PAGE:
- As the youth moves into mid-adolescence (14 to 16 years) and beyond, the peer group expands to include romantic friendships.
In mid- to late adolescence, young people often feel the need to establish their sexual identity. They need to become comfortable with their body and sexual feelings. Adolescents learn to express and receive intimate or sexual advances. Young people who do not have the chance for such experiences may have a harder time with intimate relationships when they are adults.
Adolescents very often have behaviors that are consistent with several myths of adolescence:
- The first myth is that they are "on stage" and other people's attention is constantly centered on their appearance or actions. This is normal self-centeredness. However, it may appear (especially to adults) to border on paranoia, self-love (narcissism), or even hysteria.
- Another myth of adolescence is the idea that "it will never happen to me, only the other person." "It" may represent becoming pregnant or catching a sexually-transmitted disease after having unprotected sex, causing a car crash while driving under the influence of alcohol or drugs, or any of the many other negative effects of risk-taking behaviors.
Adolescents become stronger and more independent before they have developed good decision-making skills. A strong need for peer approval may tempt a young person to take part in risky behaviors.
Motor vehicle safety should be stressed. It should focus on the role of the driver/passenger/pedestrian, the risks of substance abuse, and the importance of using seat belts. Adolescents should not have the privilege of using motor vehicles unless they can show that they can do so safely.
Other safety issues are:
- Adolescents who are involved in sports should learn to use equipment and protective gear or clothing. They should be taught the rules of safe play and how to approach more advanced activities.
- Young people need to be very aware of possible dangers including sudden death. These threats can occur with regular substance abuse, and with the experimental use of drugs and alcohol.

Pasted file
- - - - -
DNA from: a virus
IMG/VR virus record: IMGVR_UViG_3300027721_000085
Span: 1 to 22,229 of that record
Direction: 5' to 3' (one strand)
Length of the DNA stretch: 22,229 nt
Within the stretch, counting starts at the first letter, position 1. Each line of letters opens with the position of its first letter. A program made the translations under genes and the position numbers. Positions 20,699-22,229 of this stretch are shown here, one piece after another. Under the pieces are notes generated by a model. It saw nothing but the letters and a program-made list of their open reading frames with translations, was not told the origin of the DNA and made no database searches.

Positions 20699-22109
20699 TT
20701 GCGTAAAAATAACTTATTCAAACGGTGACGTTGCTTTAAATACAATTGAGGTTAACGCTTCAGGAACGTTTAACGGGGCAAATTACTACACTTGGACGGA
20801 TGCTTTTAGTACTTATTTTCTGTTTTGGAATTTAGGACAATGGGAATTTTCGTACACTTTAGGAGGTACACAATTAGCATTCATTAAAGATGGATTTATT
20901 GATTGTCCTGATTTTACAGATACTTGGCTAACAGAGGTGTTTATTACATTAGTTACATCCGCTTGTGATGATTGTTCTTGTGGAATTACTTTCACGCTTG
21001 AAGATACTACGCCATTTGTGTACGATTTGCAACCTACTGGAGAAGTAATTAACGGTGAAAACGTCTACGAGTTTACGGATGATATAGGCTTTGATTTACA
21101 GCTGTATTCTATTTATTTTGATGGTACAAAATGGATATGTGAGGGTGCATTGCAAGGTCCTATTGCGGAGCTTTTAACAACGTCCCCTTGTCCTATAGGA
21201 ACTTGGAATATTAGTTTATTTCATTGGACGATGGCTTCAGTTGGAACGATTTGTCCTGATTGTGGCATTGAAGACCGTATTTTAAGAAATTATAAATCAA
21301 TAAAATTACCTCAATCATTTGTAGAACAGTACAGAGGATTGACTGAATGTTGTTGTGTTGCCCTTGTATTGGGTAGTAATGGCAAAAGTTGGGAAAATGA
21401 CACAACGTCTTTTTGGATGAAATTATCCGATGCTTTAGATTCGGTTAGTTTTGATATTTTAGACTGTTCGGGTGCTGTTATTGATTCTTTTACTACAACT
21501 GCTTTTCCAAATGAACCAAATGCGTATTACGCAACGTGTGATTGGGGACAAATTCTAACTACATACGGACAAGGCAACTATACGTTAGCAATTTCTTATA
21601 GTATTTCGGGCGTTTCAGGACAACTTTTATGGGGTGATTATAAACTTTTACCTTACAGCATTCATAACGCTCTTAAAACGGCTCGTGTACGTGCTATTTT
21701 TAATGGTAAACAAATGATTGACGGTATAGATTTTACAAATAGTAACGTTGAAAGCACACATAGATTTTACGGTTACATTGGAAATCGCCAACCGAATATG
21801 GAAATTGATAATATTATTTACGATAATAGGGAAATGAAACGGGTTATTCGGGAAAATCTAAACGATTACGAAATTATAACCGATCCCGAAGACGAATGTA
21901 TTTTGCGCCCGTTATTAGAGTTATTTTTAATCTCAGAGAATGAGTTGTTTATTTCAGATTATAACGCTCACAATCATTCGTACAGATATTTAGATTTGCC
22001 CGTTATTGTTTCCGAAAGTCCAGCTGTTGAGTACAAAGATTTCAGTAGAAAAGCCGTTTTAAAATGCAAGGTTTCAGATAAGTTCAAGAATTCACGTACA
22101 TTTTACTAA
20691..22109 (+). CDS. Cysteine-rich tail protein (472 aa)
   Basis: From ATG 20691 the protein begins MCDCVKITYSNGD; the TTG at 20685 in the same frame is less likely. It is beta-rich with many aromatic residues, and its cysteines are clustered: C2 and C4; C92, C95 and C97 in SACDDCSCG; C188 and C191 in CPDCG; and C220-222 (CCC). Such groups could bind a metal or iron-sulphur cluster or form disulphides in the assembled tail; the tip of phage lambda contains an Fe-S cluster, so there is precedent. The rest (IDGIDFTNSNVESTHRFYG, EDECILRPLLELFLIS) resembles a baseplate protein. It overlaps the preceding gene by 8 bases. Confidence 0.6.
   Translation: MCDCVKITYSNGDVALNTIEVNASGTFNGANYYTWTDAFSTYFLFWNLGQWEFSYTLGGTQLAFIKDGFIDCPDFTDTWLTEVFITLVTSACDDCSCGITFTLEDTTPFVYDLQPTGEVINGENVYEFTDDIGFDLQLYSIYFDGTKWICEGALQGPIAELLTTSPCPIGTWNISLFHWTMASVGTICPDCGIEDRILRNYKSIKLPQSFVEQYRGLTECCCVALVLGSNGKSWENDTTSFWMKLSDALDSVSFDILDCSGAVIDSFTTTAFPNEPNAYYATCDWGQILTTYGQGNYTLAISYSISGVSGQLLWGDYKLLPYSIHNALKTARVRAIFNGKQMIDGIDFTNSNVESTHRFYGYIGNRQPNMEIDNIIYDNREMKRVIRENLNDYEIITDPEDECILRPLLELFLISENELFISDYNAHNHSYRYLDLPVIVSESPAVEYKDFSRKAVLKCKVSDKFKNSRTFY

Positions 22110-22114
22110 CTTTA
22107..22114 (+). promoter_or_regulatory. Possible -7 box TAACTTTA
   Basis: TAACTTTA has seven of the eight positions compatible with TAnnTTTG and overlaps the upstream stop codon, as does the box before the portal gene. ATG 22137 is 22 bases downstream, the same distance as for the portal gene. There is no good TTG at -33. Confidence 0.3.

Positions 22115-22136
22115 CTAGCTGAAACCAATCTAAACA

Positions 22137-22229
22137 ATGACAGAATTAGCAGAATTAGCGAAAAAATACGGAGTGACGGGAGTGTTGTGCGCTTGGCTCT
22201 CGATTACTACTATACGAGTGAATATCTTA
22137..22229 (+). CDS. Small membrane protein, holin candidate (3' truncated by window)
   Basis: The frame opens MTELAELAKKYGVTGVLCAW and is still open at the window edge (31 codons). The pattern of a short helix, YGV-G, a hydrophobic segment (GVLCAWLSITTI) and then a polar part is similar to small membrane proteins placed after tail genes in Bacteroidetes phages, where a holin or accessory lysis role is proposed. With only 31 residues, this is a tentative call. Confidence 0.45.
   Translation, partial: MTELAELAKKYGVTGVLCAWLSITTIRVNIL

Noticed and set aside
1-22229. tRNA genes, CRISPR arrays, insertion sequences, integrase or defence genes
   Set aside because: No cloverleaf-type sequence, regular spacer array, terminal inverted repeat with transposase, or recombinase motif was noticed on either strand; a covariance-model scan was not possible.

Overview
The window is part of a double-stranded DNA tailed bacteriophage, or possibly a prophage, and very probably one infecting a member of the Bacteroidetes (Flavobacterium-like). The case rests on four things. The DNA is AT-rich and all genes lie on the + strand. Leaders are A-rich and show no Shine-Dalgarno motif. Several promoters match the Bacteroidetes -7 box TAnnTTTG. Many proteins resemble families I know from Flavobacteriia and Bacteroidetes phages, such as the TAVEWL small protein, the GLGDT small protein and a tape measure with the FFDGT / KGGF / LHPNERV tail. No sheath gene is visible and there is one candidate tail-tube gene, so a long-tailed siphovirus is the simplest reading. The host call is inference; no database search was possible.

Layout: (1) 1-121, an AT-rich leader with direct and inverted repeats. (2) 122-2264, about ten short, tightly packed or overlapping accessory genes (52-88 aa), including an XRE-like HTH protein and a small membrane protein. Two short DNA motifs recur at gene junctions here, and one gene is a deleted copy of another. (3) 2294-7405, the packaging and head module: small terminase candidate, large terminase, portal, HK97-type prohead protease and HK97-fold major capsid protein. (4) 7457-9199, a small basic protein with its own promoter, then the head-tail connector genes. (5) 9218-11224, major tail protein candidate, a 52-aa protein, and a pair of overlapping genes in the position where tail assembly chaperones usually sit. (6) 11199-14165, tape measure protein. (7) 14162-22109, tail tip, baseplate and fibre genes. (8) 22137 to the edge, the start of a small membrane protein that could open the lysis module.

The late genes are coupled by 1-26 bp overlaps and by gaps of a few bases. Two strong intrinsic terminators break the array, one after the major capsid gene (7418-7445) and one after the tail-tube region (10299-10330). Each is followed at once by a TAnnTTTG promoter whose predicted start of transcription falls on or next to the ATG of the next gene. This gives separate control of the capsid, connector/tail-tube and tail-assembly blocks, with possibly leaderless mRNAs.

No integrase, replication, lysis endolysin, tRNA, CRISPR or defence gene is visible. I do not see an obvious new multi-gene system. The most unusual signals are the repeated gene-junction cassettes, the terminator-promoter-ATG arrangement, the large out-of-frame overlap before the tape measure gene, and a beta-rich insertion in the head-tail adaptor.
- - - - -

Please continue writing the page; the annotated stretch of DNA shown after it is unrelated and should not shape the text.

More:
- Adolescents who are allowed to use or have access to firearms need to learn how to use them properly.
Adolescents may need to be evaluated if they appear to be isolated from their peers, uninterested in school or social activities, or doing poorly at school, work, or sports.
Many adolescents are at increased risk for depression and potential suicide attempts. This can be due to pressures and conflicts in their family, school or social organizations, peer groups, and intimate relationships.
If you or someone you know is thinking about suicide, call or text 988 or chat
You can also call 911 or the local emergency number or go to the hospital emergency room. DO NOT delay.
If someone you know has attempted suicide, call 911 or the local emergency number right away. DO NOT leave the person alone, even after you have called for help.
PARENTING TIPS ABOUT SEXUALITY
Adolescents most often need privacy to understand the changes taking place in their bodies. Ideally, they should be allowed to have their own bedroom. If this is not possible, they should have at least some private space.
Teasing an adolescent child about physical changes is inappropriate. It may lead to self-consciousness and embarrassment.
Parents need to remember that it is natural and normal for their adolescent to be interested in body changes and sexual topics. It does not mean that their child is involved in sexual activity.